Chronic iron imbalances - having either too little or too much iron in the blood - can result in medical conditions ranging from anemia and hemochromatosis through to more severe diseases, such as cancer, Parkinson's Disease and Alzheimer's Disease.
Hemochromatosis is one of Australia's most common hereditary diseases and the Australian Bureau of Statistics estimates approximately 780,000 people live with anemia.
School of Biomedical Engineering Ph.D. candidate and Sydney Nano Institute student ambassador, Pooria Lesani, who is undertaking his studies under the supervision of Professor Hala Zreiqat and Dr Zufu Lu, has developed a multipurpose nanoscale bio-probe that allows researchers to precisely monitor iron disorders in cells, tissue, and body fluids as small as 1/1000th of a millimolar.
The test is more sensitive and specific than blood testing currently used to detect iron disorders, which begin at very low, cellular level concentrations.
Using novel carbon-based fluorescent bio-nanoprobe technology, the test, which involves non-invasive subcutaneous or intravenous injections, allows for a more accurate disease diagnosis before the onset of symptoms, potentially allowing for the early treatment and prevention of more serious diseases.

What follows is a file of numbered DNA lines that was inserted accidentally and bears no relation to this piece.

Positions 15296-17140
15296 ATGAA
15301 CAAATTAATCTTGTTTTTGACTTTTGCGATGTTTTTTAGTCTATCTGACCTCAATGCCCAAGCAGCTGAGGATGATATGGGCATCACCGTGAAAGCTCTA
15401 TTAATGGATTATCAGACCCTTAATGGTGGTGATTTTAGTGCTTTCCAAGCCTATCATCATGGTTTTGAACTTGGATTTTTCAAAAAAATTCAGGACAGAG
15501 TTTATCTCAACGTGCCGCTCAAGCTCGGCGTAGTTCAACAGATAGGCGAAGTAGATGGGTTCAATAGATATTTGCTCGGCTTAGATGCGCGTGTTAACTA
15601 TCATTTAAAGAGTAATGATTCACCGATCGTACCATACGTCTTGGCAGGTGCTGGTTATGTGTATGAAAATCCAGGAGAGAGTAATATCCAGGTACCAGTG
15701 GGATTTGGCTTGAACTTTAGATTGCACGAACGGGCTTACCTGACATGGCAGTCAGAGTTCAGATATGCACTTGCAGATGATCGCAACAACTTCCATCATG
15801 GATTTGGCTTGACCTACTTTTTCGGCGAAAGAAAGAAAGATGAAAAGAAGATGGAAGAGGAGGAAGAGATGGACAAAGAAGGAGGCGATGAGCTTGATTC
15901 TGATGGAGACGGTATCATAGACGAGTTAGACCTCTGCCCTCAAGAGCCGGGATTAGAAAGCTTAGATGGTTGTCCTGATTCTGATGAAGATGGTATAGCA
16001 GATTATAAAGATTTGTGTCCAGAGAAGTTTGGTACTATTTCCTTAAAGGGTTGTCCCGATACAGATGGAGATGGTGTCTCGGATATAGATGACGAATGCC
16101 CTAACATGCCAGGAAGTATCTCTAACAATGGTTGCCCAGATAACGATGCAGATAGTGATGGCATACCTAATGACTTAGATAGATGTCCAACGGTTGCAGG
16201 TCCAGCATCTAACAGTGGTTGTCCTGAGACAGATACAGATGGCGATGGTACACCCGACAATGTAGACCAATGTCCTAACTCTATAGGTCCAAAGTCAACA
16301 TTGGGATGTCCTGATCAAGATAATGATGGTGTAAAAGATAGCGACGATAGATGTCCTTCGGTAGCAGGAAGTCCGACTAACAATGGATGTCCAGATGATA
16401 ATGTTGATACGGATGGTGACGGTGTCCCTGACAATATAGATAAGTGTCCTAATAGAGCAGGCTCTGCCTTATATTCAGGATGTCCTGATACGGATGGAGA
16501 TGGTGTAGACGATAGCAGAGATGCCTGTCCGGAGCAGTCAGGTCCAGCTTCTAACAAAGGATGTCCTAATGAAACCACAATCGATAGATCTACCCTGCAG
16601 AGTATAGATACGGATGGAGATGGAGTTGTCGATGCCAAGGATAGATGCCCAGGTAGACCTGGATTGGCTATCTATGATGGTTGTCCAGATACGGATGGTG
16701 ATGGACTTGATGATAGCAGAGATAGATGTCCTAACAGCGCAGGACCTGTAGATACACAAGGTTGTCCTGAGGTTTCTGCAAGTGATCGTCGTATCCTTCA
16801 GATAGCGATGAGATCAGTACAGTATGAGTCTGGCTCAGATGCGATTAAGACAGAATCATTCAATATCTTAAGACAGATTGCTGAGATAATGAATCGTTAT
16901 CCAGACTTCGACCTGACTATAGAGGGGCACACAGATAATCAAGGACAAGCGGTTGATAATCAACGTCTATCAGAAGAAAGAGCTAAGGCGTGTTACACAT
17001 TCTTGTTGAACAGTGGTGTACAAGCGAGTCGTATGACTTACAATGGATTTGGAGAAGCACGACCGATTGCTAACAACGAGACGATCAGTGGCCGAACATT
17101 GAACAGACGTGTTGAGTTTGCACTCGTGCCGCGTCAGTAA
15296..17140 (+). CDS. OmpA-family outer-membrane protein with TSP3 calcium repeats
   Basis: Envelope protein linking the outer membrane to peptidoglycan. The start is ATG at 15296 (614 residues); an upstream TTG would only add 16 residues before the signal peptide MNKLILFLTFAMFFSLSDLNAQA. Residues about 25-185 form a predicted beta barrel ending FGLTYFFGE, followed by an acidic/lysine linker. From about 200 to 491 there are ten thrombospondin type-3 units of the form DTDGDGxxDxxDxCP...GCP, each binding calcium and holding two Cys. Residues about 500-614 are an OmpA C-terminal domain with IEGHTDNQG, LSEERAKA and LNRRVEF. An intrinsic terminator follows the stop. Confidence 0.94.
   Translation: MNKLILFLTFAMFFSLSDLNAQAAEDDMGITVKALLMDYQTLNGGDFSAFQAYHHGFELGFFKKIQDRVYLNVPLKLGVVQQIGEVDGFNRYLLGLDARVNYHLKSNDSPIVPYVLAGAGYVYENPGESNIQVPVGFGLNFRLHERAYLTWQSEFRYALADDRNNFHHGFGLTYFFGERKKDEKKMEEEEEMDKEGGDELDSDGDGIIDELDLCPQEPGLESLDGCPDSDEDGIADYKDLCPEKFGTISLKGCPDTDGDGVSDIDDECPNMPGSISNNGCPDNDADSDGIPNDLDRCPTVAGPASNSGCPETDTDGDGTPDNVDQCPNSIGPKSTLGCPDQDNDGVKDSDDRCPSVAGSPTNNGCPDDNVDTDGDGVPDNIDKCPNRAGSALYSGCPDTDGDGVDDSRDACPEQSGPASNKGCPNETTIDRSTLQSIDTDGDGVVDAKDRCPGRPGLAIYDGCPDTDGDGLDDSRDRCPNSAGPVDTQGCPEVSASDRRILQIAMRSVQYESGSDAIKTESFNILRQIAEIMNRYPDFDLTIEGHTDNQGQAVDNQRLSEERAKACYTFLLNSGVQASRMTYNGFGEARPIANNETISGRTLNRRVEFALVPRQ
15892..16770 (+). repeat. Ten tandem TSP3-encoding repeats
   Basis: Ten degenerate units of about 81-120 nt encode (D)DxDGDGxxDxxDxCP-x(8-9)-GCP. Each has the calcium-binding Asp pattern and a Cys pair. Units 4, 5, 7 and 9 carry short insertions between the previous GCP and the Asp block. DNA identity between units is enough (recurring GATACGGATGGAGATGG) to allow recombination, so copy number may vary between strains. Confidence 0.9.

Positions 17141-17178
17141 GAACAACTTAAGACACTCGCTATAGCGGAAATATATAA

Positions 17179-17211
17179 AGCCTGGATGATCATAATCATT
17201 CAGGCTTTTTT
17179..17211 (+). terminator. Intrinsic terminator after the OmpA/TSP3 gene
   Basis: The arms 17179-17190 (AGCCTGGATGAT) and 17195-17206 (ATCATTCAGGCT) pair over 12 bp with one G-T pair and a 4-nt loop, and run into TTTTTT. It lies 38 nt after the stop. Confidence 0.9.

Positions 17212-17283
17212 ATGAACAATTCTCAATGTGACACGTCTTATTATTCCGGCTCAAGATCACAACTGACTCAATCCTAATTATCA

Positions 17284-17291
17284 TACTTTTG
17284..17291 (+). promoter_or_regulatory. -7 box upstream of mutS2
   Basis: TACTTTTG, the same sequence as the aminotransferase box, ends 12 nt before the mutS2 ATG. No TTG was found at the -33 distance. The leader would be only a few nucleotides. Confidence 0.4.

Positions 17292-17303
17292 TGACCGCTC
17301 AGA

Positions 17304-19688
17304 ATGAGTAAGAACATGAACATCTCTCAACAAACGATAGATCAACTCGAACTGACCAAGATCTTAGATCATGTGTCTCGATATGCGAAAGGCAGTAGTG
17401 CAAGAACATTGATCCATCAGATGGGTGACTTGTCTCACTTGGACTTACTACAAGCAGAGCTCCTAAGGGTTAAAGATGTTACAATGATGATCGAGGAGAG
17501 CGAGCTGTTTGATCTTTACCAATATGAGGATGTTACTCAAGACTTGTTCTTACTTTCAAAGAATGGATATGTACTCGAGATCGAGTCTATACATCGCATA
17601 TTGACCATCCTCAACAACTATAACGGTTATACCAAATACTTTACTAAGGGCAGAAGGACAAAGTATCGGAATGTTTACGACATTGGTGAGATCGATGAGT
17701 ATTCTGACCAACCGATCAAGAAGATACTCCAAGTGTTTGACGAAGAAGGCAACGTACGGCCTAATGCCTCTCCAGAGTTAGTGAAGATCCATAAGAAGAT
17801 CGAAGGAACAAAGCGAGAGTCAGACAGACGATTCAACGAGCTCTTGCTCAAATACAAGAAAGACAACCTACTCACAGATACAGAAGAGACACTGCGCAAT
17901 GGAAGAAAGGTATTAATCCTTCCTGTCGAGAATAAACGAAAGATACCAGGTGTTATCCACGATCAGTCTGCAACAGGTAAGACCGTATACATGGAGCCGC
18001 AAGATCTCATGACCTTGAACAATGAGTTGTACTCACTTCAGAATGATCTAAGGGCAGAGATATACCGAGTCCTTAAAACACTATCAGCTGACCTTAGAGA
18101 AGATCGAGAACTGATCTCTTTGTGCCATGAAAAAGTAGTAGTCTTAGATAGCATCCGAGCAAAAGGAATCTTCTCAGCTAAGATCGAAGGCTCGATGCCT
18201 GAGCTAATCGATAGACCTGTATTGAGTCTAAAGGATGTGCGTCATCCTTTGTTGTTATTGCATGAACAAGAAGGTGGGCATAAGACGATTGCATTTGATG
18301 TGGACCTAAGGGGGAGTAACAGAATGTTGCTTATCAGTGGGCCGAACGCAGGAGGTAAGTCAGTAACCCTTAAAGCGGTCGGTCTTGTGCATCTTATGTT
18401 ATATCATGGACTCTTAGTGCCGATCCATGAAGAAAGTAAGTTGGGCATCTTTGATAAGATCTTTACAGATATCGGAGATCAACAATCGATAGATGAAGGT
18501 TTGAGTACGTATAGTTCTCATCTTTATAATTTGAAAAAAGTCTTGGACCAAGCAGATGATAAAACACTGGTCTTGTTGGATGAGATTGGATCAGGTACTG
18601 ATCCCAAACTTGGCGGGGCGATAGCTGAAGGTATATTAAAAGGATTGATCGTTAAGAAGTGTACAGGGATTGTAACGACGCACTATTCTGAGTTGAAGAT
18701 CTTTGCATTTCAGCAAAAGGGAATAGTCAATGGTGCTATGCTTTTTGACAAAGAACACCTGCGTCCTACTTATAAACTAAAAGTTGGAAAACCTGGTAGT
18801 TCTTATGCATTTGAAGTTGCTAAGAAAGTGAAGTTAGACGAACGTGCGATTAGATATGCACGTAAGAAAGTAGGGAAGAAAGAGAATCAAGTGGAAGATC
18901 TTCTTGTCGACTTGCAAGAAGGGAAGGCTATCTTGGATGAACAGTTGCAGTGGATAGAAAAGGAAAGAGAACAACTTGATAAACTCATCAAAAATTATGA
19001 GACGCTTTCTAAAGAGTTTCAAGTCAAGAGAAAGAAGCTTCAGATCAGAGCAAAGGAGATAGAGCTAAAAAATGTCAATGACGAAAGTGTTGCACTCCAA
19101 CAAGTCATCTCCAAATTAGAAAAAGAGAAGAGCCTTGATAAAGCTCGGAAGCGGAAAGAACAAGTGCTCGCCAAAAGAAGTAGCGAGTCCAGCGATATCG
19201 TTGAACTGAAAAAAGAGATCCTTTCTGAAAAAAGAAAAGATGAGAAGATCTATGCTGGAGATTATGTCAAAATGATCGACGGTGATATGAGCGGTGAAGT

More than 30% of the world's population lives with an iron imbalance, which over time can lead to certain forms of cancer, as well Parkinson's Disease and Alzheimer's Disease.
Current testing methods can be complex and time consuming. To counter this, and to enable the early detection of serious diseases, we have developed a hyper-sensitive and cost-efficient skin testing technique for detecting iron in the body's cells and tissue.
Our most recent testing demonstrated a rapid detection of free iron ions with remarkably high sensitivity. Iron could be detected at concentrations in the parts per billion range, a rate ten times smaller than previous nano-probes.
Our sensor is multifunctional and could be applied to deep-tissue imaging, involving a small probe that can visualize structure of complex biological tissues and synthetic scaffolds."
Mr. Pooria Lesani from the Tissue Engineering and Biomaterials Research Unit and the ARC Centre for Innovative BioEngineering
Tested on pig skin, the nanoprobe outperformed current techniques for deep tissue imaging, and rapidly penetrated biological tissue to depths of 280 micrometers and remained detectable at depths of up to 3,000 micrometers - about three millimeters - in synthetic tissue.
The team aims to test the nanoprobe in larger animal models, as well as investigate other ways in which it can be used to determine the structure of complex biological tissues.
We hope to integrate the nanoprobe into a "lab-on-a-chip" sensing system - a portable, diagnostic blood testing tool which could allow clinicians to remotely monitor their patients' health.
"Lab-on-a-chip systems are relatively simple to operate and require only small blood volume samples from the patient to gain an accurate insight of potential ferric ion disorders in the body, assisting early intervention and prevention of disease," he said.
The nano-sensors can also be made from agricultural and petrochemical waste products, allowing for low-cost, sustainable manufacturing.